Alumni are returning to Gambier Sept. 25-28 to celebrate the 45th anniversary of the Black Student Union (BSU) at Kenyon.
Like many others who will be coming back to campus, James Greenwood ’02 remembers the BSU as an essential part of his college experience. “The BSU was such an important part of my time at Kenyon and my development as a young adult,” he recalled. “The connections and friendships I made in the group are still some of the closest relationships in my life.”
“One of the most significant things about the BSU,” he added, “was that it was such a diverse group of black students. They had lots of different ways to be black yet still shared a sense of commonality and collective purpose.”
For Melzetta Moody ’05, her reasons for joining the organization were personal. "It served as an oasis of calm amid the chaos,” Moody said. “Whether it was having a group of students who understood my struggles, having help dealing with racial issues on campus, or having a place like the Ujima Imani Lounge to study, the BSU and its network of institutional support was instrumental in my success at Kenyon and thereafter."
Officially established in 1970, the BSU addressed the need for support for the growing number of African-American students at Kenyon. Several of those students came together in the fall of 1969 to create not only the organization, but also a list of four requests that were delivered to the College’s administration: academic courses dealing with the black experience; black upper-class counselors; BSU representation on the admissions committee; and a BSU gathering place.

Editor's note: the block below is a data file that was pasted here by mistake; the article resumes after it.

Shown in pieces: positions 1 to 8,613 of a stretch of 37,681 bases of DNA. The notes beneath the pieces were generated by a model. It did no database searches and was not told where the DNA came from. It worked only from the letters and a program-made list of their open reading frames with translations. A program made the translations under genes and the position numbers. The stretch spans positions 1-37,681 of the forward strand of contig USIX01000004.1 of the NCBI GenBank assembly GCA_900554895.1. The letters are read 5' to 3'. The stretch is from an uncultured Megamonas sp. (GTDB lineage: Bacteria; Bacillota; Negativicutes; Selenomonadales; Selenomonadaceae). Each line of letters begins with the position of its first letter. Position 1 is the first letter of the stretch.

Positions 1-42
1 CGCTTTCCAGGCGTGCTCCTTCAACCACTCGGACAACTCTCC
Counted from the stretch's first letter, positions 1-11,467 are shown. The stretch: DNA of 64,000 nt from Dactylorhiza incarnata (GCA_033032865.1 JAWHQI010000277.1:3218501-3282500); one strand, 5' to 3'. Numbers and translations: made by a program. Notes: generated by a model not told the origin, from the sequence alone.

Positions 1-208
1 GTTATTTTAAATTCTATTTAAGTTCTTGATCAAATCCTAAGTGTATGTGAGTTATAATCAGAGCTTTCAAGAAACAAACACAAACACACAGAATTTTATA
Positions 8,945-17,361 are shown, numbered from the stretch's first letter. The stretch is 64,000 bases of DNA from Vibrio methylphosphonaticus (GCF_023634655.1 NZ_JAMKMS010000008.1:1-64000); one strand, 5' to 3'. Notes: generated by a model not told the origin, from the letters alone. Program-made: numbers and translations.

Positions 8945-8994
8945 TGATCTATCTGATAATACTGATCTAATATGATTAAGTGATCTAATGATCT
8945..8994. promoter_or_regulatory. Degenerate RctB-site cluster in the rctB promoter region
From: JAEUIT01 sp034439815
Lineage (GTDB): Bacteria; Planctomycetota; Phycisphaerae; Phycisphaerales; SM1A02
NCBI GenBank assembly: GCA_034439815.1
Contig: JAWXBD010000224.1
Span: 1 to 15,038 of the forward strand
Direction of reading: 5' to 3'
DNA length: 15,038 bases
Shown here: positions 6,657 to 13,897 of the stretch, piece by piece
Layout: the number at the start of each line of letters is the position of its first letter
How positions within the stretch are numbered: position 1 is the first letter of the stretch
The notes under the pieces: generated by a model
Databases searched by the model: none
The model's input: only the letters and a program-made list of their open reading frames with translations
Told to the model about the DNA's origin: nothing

The group, with a charter membership of 17 students, was assigned a space on the second floor of Peirce Hall that it named the Ujima Imani Lounge. (Ujima is the Swahili word for collective work; Imani is the word for faith.) For many years, one of the most distinctive features of the lounge was a mural by Willie Leon Haslip ’74. The mural was, unfortunately, painted over, as the result of misunderstanding by a contractor during the renovation and restoration of Peirce Hall in 2008.
As part of the 45th anniversary celebration, the BSU and its alumni will rededicate the lounge in memory of Ruben Edward Pope III ’70 at 11:30 a.m. on Saturday, Sept. 27. Pope, who died earlier this year, was a leader of Kenyon’s African-American students and a force for change, especially with regard to increased diversity within the faculty and student body.
Registration for the anniversary celebration begins Thursday, Sept. 25, at 5 p.m. at the Kenyon Inn. On Friday, Sept. 26, attendees will be encouraged to tour campus and visit classes with current BSU members. Other activities include: